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I am on probation for selling and delivering cocaine. My probation officer told me that he will arrest me if I go out of state.

Durham, NC |

I am on probation for selling and delivering cocaine. My probation officer told me that he will arrest me if I go out of state to visit my family. Isn't there a constitutional right to see family and travel within the USA? Can I just tell my probation officer he is crazy?

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Attorney answers 5


Don't tell your PO he is crazy, because he isn't. When you are under the terms of felony probation, you are subject to many conditions that otherwise would be unconstitutional on a private citizen. For example, you have been subject to warrantless searches, mandatory drug testing, checking in with your PO, etc. You must obtain the permission of your PO to travel out of state or you can be violated, especially because you have already discussed your plans with him. If you abscond, which would be the violation, your probation could be revoked by a judge and your sentence activated. The PO could also violate you for failing to make yourself unavailable for supervision while you are out of state.


I absolutely agree with the previous attorney. Probation is "instead of" jail. Your rights are diminished when you are on probation. If you think your P.O. is being unreasonable, hire an attorney to try to present your situation in the most positive light possible to the P.O. and request a hearing with the judge.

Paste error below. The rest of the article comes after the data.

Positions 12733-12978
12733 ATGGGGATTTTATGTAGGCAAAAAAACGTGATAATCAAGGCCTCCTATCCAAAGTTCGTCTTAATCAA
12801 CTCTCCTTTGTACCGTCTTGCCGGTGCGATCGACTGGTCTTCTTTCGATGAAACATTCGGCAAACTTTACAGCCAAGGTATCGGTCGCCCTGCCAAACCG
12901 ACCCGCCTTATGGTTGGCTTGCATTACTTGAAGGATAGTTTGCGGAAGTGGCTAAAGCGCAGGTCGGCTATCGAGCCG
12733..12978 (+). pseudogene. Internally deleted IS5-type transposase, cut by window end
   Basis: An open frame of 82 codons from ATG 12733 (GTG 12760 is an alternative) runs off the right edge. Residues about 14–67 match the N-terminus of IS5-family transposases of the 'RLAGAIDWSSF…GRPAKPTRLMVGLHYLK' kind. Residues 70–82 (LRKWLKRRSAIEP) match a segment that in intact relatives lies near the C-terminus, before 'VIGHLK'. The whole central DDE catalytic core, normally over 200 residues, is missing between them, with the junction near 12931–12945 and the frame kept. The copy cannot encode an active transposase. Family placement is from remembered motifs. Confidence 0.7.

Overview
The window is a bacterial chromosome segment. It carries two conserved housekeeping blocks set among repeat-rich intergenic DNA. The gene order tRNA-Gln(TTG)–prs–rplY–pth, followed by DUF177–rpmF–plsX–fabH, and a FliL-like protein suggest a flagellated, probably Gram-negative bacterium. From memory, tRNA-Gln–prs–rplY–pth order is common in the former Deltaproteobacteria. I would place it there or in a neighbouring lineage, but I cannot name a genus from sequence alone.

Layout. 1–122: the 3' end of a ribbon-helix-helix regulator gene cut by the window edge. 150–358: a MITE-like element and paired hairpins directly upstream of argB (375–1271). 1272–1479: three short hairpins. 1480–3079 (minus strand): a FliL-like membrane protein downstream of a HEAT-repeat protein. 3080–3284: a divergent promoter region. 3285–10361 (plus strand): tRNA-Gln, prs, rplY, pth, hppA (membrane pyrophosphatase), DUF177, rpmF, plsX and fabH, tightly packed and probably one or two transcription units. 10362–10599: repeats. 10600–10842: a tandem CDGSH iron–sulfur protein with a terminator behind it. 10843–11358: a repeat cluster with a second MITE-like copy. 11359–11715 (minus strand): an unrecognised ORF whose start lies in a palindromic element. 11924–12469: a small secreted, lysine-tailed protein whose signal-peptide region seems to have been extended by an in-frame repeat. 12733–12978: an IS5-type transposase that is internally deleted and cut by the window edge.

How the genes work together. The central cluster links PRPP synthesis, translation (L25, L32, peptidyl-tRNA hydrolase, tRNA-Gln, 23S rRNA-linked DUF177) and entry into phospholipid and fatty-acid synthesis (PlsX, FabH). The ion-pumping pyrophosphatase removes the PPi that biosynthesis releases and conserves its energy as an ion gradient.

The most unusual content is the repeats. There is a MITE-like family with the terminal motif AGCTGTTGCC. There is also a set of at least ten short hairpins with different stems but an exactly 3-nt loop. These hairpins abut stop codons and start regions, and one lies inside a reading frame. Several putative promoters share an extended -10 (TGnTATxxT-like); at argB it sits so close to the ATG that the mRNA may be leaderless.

Please consult with your own lawyer before following any opinions I am expressing here. If you do not have a lawyer on a criminal case, you better get one. You should not be looking for free advice as a substitute for having your own qualified advocate working with you on the case.


You need to take a trip to the courthouse and get the judgment you received. Then READ it. You obviously need to review the conditions of your probation. This is your way to stay out of jail, and arguing with your probation officer is not a way to accomplish that.


While I completely agree with the previous posts, you can hire an attorney to draft a motion allowing a privilege to travel. It is in the discretion of the court whether to grant it or deny it and it is helpful if you are polite and cooperative to your probation officer.


All of the advice these other attorneys are giving you is spot on. The thing I will add is that if you are cooperative with your P.O. and respectful and easy to deal with, your P.O. will tend to approve requests that are within his/her discretion. Probation is a privilege in that you are not in jail. Treat it as such and it won't feel so oppressive.

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